For me, when I enter a meditative state, I’m reliving the best scenes on television from the previous week; be it the Red Coat Confrontation on Pretty Little Liars or Don Draper’s Hershey’s pitch. In a deeper, more restorative state, I tap into the classics: montages of the Vanilla Bear/Chocolate Bear bromance, or all the crazy faces Jim Halpert ever made.
It is tragic that as someone whose zen exists within the television universe, I have no control over it. In the land of syndicated television watching, my viewing preferences are never a consideration for those who ultimately decide the fate of the TV shows I love or loathe. That television executives haven’t caught up to newer viewing patterns among younger demographics and are continuously making terrible decisions is a lament as old as the internet itself. But what of the viewer who lives in the land of pirated TV watching? They bring no ad revenue to the production houses, so why would their opinions ever be considered valuable?
Television production in our part of the world differs greatly from the Western formula. Pakistani dramas are serialized and developed with a definite ending to the story, lasting about 3 to 4 months. The concept of long-drawn soap operas and series with multiple seasons was beyond my comprehension when I was first introduced to satellite television. (Not that it was my first time watching English shows – I had grown up on a steady diet of Star Trek, Fawlty Towers, The A-Team & Mind Your Language – but I was new to the awareness of production patterns and systems.)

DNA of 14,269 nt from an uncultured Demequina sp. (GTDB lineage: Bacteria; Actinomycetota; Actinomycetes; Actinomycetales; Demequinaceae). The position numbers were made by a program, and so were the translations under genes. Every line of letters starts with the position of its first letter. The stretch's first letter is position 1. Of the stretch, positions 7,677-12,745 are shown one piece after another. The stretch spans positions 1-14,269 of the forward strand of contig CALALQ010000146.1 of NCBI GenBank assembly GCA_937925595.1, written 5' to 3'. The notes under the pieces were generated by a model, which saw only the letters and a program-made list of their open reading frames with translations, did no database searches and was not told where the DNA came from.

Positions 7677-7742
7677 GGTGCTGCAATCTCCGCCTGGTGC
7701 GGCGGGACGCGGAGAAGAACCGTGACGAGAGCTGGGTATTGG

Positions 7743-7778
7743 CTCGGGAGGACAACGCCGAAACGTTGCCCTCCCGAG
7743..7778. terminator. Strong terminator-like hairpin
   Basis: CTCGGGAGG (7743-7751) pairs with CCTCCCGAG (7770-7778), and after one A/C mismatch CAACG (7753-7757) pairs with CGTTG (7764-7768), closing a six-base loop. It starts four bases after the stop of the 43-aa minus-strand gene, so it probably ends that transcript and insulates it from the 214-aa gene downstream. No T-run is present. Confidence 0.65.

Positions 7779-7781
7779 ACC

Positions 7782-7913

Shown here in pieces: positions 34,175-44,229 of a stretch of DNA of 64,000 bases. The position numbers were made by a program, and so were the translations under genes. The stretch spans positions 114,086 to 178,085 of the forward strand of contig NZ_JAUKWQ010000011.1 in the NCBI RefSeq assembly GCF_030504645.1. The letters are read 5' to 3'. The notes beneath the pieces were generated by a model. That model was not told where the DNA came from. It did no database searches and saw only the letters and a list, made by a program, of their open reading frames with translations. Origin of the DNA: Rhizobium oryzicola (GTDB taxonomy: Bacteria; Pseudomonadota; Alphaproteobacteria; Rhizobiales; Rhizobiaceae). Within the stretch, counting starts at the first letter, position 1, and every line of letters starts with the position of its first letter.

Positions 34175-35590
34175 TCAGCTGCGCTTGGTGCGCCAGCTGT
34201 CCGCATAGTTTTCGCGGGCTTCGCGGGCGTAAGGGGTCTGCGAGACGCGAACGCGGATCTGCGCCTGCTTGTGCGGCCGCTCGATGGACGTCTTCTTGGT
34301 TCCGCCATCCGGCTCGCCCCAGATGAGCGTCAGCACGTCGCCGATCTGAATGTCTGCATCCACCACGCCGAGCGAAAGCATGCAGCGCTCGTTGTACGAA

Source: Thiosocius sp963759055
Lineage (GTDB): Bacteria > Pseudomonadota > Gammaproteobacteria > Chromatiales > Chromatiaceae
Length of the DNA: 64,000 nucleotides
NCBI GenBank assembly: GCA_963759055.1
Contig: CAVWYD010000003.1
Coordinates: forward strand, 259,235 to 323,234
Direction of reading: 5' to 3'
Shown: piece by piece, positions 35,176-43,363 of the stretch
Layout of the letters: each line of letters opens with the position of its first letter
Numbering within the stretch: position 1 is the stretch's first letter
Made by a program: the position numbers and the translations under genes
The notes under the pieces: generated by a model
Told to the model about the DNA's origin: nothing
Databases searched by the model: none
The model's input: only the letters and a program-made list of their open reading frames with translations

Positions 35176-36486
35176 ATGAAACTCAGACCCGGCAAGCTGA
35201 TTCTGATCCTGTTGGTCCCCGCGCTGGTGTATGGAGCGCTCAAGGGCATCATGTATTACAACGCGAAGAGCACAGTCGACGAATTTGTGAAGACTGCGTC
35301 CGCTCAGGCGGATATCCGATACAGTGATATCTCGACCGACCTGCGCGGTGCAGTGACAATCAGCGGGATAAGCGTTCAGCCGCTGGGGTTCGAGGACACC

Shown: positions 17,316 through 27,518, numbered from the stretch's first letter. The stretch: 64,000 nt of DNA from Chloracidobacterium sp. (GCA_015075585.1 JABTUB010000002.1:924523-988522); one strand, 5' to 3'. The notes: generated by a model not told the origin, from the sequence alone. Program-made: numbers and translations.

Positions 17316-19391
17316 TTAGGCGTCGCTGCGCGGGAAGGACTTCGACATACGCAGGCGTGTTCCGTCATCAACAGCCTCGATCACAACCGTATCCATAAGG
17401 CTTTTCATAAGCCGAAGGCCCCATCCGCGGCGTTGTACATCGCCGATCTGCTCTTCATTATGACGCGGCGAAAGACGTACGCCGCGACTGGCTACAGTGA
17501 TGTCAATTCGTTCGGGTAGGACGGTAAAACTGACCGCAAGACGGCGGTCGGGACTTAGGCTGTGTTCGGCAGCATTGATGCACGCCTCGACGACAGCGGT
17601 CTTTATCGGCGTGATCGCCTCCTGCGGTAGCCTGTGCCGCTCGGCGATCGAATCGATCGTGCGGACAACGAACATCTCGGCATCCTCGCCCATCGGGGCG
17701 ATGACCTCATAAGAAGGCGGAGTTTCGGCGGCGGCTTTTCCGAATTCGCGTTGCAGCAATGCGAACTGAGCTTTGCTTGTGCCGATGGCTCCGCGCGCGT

My first true TV heartbreak came with the 2002 series John Doe. When the first season ended with a mind-blowing cliffhanger, I couldn’t wait to see what happened next. Would John finally see in color? Would he ever find out that it was Digger (his best friend) who was betraying him? Would members of the Phoenix continue to communicate via sign language to avoid surveillance (a concept I loved) or would they develop their own secret language next? Unfortunately, John Doe never got picked up for a second season and none of my questions were answered (at least until I had my very own Closure Alternative moment).
The despair that ensued didn’t taint my viewing patterns, but it did alert me to my lack of control over programming (as well as bringing to my attention that there were actual people who had this coveted control).
So while Buffy, Angel, Dawson’s Creek, Roswell, Gilmore Girls, Boston Public and Charmed were being broadcast elsewhere, and internet continued to be terribly slow & unreliable in the third world, I remained blissfully unaware of Television Programming Cancellation Travesties (TPCTs) being committed by The Powers That Be (TPTB). My viewing habits finally changed around the time Lost happened. The advent of Limewire coupled with faster internet speed meant that I was no longer limited by the scheduling and monetary constraints of the locally available English channels.
The downside of this new found independence is that I’ve opened myself up to a whole, new world of hurt and heartbreak. I’ve been burned by investing in shows that don’t quite spark the same interest in TPTB. Of course, these powers consist not just of network executives or programming managers, but also the American audience. It’s a frustrating position to be in, when your tastes are not accounted for in the decision-making process for renewals.